By Jenny Call
If Baptist churches had saints, Lottie Moon would certainly be at the top of the list. This 19th-century Southern Baptist missionary to China is revered for her 40-year ministry career in a denomination that is still divided over the issue of whether women can serve in ministry leadership roles. Although Moon stood at a diminutive 4 feet 3 inches, her strong will and feisty spirit made her seem larger than life. It’s no surprise, then, that she spent a couple of her formative years at Hollins.
Charlotte “Lottie” Digges Moon arrived at the Female Seminary at Botetourt Springs in 1854 at the age of 14. The school would be renamed Hollins Institute in her second (and final) year. She likely lived in the old Botetourt Springs Hotel, where West (built in 1900) now stands. Moon studied arithmetic (with professor and Hollins founder Charles Lewis Cocke), English, Latin, and natural science, and received a diploma in French in 1856. According to anecdotes about her time at Hollins, she was quite a character. She was known for her intelligence and knack for languages, and she also helped to found the Euzelian Literary Society. But she was frequently marked down in her behavior grades, skipped mandatory chapel 26 times in her final two quarters, and shocked other students by telling them that her middle initial “D” stood for “Devil.” She was so resistant to religion in those days that as an April Fools’ Day prank in 1855, she silenced the bell that would sound to wake the students for chapel by wrapping towels around it. In a time when a woman’s reputation meant everything, she made it clear that she didn’t care much for what other people thought. This moxie served her well in a career in which she was often pushing the boundaries, challenging the status quo, and finding new ways of leadership.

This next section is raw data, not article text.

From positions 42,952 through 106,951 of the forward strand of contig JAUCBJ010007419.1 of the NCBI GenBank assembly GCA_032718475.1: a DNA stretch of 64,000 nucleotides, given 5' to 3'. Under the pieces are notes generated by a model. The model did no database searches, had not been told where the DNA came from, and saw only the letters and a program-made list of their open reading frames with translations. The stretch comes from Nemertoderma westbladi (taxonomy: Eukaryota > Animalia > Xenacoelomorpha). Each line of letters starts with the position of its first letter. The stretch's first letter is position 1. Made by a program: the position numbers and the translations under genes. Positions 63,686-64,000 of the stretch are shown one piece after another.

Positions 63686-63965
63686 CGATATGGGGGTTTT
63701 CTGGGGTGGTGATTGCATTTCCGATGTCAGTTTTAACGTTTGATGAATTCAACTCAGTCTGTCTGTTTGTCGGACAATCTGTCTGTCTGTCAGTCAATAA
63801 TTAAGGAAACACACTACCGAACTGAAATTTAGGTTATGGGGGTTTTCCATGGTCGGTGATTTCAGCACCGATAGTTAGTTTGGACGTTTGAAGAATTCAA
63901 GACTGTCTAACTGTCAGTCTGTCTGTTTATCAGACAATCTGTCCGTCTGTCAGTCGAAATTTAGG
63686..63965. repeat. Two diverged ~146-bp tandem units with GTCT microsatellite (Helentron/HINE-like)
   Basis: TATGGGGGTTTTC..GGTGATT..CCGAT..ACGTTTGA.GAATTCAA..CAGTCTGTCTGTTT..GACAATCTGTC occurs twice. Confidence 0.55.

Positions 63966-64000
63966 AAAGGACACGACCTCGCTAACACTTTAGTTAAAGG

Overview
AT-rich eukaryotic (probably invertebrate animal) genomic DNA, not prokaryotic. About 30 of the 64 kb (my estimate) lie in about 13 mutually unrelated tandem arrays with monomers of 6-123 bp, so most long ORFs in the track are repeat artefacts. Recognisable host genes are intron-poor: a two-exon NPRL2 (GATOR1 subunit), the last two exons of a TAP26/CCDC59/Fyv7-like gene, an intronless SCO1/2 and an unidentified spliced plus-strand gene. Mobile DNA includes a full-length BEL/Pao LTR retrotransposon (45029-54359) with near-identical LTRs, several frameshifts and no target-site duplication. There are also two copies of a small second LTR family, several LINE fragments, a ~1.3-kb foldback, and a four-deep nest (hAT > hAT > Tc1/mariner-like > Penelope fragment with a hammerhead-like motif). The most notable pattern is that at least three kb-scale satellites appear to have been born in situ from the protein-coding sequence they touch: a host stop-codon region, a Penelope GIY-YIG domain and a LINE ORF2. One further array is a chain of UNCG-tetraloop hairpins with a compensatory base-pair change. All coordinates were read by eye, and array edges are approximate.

Following her time at Hollins, she attended Albemarle Female Seminary, where she was one of the first five women in the South to complete master’s-level work. Her turning point came during a conversion experience in 1858, and after spending a number of years as a teacher, she answered the call to missions, departing for Tengchow, China, in 1873. Moon was one of the first unmarried female missionaries to serve as part of a new policy within the Southern Baptist Convention’s Foreign Mission Board (now International Mission Board) called Woman’s Work for Women. The board aimed to connect single female missionaries with Chinese women in the hope that they would share the Gospel with their families. The Southern Baptist policy did not permit women to teach men or to preach, and Moon came into conflict with this standard as she often found herself in mixed crowds. Concerned with the salvation of the Chinese people, she preached to anyone who came, while chiding the Southern Baptist Convention for not providing enough funding or male missionaries. She continued advocating for a woman’s place in ministry leadership and was the first woman missionary to pioneer a new mission station after her independent move to Pingtu, China.
When the Foreign Mission Board struggled to provide the support she needed, she turned her focus to women in the United States, encouraging them to organize and provide funding for missionaries. The women were eager to help and in 1888 organized to form the Executive Committee, which would later become the Woman’s Missionary Union. Through the work of the WMU and smaller missionary societies led by women, a Christmas offering was collected that aided the debt-plagued Foreign Mission Board and supplied three new missionaries for China. That offering was renamed for Moon in 1918, and to date has raised more than $3.5 billion for missions.
For Southern Baptists and for women in particular, Lottie Moon was an early feminist voice saying, “What women have a right to demand is perfect equality.” Her words still inspire us today.
Jenny Call, university chaplain, is an ordained Baptist minister. She based her research on Regina Sullivan’s biography of Moon, Lottie Moon: A Southern Baptist Missionary to China in History and Legend.